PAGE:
Finally, and perhaps most surprisingly, Sweden’s public education system is ranked lower than that of the United States. According to the OECD, Sweden ranks 30 of 37 in math and 24 of 37 in reading. The United States, meanwhile, is 27 of 37 in math and 25 of 37 in reading. Norway and Denmark are both ranked better than the United States, but not by much. These realities destroy the pervasive myth that “socialist” Scandinavian schools are the best in the world.

The other side of the story

Visitors say Danes are joyless to be around. Denmark suffers from high rates of alcoholism. In its use of antidepressants, it ranks fourth in the world. Its fellow Nordics, the Icelanders, are in front by a wide margin. Denmark’s productivity is in decline, its workers put in only 28 hours a week, and everybody you meet seems to have a government job. Oh, and as The Telegraph put it, it’s the “cancer capital of the world.”

Law of Jante

One of the most country’s most widely known quirks is a satirist’s crafting of what’s still known as the Jante Law — the Ten Commandments of Buzzkill. “You shall not believe that you are someone,” goes one. “You shall not believe that you are as good as we are,” is another. Others included “You shall not believe that you are going to amount to anything,” “You shall not believe that you are more important than we are” and “You shall not laugh at us.” This law is just something which is deceiving us of them being equal, happy, sharing and caring, and what not.

Denmark is a land of 5.3 million homogeneous people. Everyone talks the same, everyone looks the same, and everyone thinks the same. They are so much obsessed with averageness that the shipping tycoon Maersk McKinney Moller, the richest man in the country before his death in 2012, avoided the national shame of being a billionaire by climbing the stairs to his office every day, attending meetings until well into his 90s and brown-bagging his lunch.

The things, which are exciting and happening for us, for them are another bunch of depressing things. For example, once a woman excitedly mentioned at a dinner party that her kid was first in his class at school, she was met with icy silence. So Danes operate on principles which are about 100,000 years old — if you find it, share it, or be shunned.

Law isn’t the only downside

tax scandinavia.png

The flip side of the famous “social cohesion” is that outsiders are unwelcome. Xenophobic remarks are common. It’s considered a disgrace when someone tries to steer the conversation toward anything anyone might disagree about. This is why even the Danes describe Danes as boring.

In addition to paying enormous taxes, Danes have to pay more for just about everything. Books are a luxury item. Their equivalent of the George Washington Bridge costs $45 to cross. Health care is free, which means you pay in time instead of money. Services are distributed only after endless stays in waiting rooms. Pharmacies are a state-run monopoly, which means getting an aspirin is like a trip to the DMV.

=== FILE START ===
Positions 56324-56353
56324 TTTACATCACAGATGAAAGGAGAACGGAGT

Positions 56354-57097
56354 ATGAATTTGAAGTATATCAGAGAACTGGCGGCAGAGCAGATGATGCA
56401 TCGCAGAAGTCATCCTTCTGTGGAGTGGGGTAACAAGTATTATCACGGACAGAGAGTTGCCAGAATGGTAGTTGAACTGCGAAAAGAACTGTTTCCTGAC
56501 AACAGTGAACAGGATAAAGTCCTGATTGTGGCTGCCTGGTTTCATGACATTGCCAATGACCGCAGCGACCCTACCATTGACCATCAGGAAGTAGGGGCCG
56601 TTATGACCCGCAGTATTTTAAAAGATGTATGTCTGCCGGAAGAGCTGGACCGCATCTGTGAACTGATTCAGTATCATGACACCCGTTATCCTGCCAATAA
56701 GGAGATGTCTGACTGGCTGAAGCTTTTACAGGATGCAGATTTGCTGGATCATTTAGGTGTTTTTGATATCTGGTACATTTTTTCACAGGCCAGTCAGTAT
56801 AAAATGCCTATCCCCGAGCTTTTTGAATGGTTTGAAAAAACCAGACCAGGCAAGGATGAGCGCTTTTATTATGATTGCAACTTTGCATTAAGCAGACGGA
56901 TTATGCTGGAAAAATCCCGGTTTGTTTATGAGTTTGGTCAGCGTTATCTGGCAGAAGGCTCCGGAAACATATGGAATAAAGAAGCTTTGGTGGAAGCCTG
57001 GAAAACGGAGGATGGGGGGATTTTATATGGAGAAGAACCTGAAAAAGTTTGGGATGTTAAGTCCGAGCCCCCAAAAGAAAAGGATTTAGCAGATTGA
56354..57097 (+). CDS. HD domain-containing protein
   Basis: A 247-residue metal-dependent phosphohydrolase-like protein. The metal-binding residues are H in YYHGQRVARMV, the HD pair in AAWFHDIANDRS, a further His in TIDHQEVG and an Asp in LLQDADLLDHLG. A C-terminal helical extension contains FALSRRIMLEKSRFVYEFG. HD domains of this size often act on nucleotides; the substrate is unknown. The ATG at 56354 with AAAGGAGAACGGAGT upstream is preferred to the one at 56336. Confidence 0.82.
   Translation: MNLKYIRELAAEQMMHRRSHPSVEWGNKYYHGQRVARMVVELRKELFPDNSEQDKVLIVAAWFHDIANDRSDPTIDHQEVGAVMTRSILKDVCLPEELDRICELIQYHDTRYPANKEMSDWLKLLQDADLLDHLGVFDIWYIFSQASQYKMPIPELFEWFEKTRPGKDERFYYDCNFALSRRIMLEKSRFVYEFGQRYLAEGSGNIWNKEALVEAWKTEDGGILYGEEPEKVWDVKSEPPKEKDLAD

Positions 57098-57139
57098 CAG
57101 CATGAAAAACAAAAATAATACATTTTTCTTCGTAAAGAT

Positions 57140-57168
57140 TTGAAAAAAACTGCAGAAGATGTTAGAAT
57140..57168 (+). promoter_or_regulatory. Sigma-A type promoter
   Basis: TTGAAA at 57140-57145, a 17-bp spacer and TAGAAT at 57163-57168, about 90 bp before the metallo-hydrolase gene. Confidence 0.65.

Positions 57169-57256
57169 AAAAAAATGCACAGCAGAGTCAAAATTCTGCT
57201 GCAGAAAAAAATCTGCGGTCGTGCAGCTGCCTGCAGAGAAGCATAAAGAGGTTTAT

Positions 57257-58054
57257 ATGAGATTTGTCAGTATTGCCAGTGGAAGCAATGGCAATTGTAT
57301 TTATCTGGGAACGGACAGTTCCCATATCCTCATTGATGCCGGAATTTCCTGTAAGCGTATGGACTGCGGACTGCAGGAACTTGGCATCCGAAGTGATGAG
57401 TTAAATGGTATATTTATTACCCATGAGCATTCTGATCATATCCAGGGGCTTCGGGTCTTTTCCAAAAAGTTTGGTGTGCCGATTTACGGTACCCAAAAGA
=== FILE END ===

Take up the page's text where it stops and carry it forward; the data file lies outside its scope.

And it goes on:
Other Scandinavian countries raise other questions about how perfect the nearly perfect people really are. Iceland’s famous economic boom turned out to be one of the history’s most notorious real estate bubble.

Finland, which tops the charts in many positive surveys, is also a leader in categories like alcoholism, murder (highest rate in Western Europe), suicide, and antidepressant usage. Although their overall alcohol consumption is near the European average, they binge-drink more than almost any other country on the continent. The suicide rate is 50 percent higher than in the US and more than double the UK rate. Party guests, even at upscale gatherings, report that around 11:30 at night, things often turn into a fight.

So, the next time someone says gives an example about Scandinavia, let them know what actually goes on in there.

3 comments on “Debunking the Scandinavian myth

  1. Although I generally agree with you and your article, you can not blame all of the flaws on their economy too, as you didn’t do the reverse.
    Many of the flaws that you said, can be caused by cultural issued and a lot other factors. But I do agree with you on all other points.

    Liked by 1 person

    • The main motive was to show the whole story, whether it is due to cultural reasons or other reasons. We generally have a good image in mind about the Scandinavian economies and their people, so I had to mention all the points so that there is a balance between the good and the bad.

      Liked by 2 people

  2. George Moncaster

    This is something that I find hard to explain to fellows and peers, however this article beautifully helps me sum up why this form of government only works under a special set of conditions, and isn’t applicable to larger states. The perspective is well presented also, great work.

    Liked by 1 person